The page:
If you’re not satisfied with the results of an online search of your name, odds are that a potential employer won’t be either. Fortunately, with the rise of social media, a growing selection of tools is available to help monitor and control the information that is published about you on the Internet. With the Internet, anyone can say anything about anyone on forums, websites, or blogs. Entire sites have sprung up dedicated solely to trashing companies and individuals. Such information is probably not what you want accessible to anyone wishing to find you online. For people in the professional realm and those in the job market, it is especially crucial to create a good online reputation and have the ability to lead people to personal information in a controlled way.
Possibly the simplest and most popular tool to monitor your online information comes from the provider of the majority of search results: Google. Google Alerts is designed specifically to monitor the Internet for certain searched phrases and alert you to where the phrase entered Google’s search index. Google Alerts cover virtually every form of electronic data sharing on the Internet such as news articles, videos, blogs, and mailing lists.
Technorati, a specialized blog search engine, indexes blog posts and tracks the flow of information throughout the blogosphere. Subscribing to Technorati allows you to know each time someone searches for your information. A third option, Board Tracker, tracks forum boards and keeps you informed of personal mentions in these ongoing discussions.
Depending on the information you find in your searches, you might find instances that require fact correction or filling out. One way to approach this need is to create your own blog to directly address the issues in question. Refute, rebut, or correct the information you found elsewhere and regularly update your blog so that it remains at the top of the search results. Regularly updating with useful content is key to reaching the most number of people through search engines (especially Google).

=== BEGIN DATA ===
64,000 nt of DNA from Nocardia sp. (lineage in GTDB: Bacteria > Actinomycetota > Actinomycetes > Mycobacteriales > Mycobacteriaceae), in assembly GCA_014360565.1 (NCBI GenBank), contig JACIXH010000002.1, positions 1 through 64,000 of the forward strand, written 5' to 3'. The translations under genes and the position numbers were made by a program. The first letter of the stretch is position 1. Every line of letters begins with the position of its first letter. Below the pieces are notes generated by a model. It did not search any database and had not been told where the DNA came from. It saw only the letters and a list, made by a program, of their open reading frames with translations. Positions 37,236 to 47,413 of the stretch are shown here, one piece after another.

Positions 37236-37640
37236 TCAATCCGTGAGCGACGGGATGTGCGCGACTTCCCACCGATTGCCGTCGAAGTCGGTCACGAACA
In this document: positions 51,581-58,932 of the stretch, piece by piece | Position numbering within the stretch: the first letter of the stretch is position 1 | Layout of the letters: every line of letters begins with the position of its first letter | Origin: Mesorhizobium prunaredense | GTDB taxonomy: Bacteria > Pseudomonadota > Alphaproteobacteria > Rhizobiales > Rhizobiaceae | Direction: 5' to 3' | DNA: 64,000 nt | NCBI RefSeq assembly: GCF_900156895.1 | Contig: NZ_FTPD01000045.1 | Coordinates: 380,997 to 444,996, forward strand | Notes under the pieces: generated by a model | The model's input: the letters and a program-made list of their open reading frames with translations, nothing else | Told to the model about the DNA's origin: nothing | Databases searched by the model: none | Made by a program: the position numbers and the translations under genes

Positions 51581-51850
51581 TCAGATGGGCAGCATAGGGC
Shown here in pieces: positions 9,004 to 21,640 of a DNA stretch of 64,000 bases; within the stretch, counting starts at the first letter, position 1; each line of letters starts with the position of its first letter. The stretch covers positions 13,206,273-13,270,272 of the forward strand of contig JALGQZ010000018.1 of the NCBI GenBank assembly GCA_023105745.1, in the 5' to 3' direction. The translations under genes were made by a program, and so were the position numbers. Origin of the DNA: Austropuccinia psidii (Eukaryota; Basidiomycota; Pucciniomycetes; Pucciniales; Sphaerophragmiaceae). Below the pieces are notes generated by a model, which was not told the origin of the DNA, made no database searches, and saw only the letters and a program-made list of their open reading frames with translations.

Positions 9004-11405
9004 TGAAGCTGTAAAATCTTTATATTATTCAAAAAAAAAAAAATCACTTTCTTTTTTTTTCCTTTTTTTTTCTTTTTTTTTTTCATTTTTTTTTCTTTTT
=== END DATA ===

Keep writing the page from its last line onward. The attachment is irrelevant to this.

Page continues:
Another tact involves social media sites like Facebook, Twitter, Flickr, and YouTube; all high-traffic sites favored by most search engines. Try using the following tips to get better search engine exposure from the various social platforms:
• Make sure your Facebook privacy settings are arranged so that your community profile is available to search engines. All Facebook profiles are searchable by default, but do not offer information set to any privacy setting other than “Everyone.”
• Snag your full name as a username on Twitter, fill out the bio, and actively tweet information you want to be available to employers and other interested parties.
• When posting relevant images on Flickr put your name in both the title and image description and be sure to use tags.
• On YouTube, focus on titles that will potentially draw in lots of viewers since the more popular the video the higher it ranks in search results.
Perhaps the most influential method for controlling your information on the web is to participate in the greater community. Network with others in your field, write about your passions, speak out in community forms on social media and news sites, and directly address criticism. Sometimes you can communicate directly with the source of inaccurate information to have it corrected but when that fails, take the proactive approach and counter any negative or false information with your own web pages and profiles.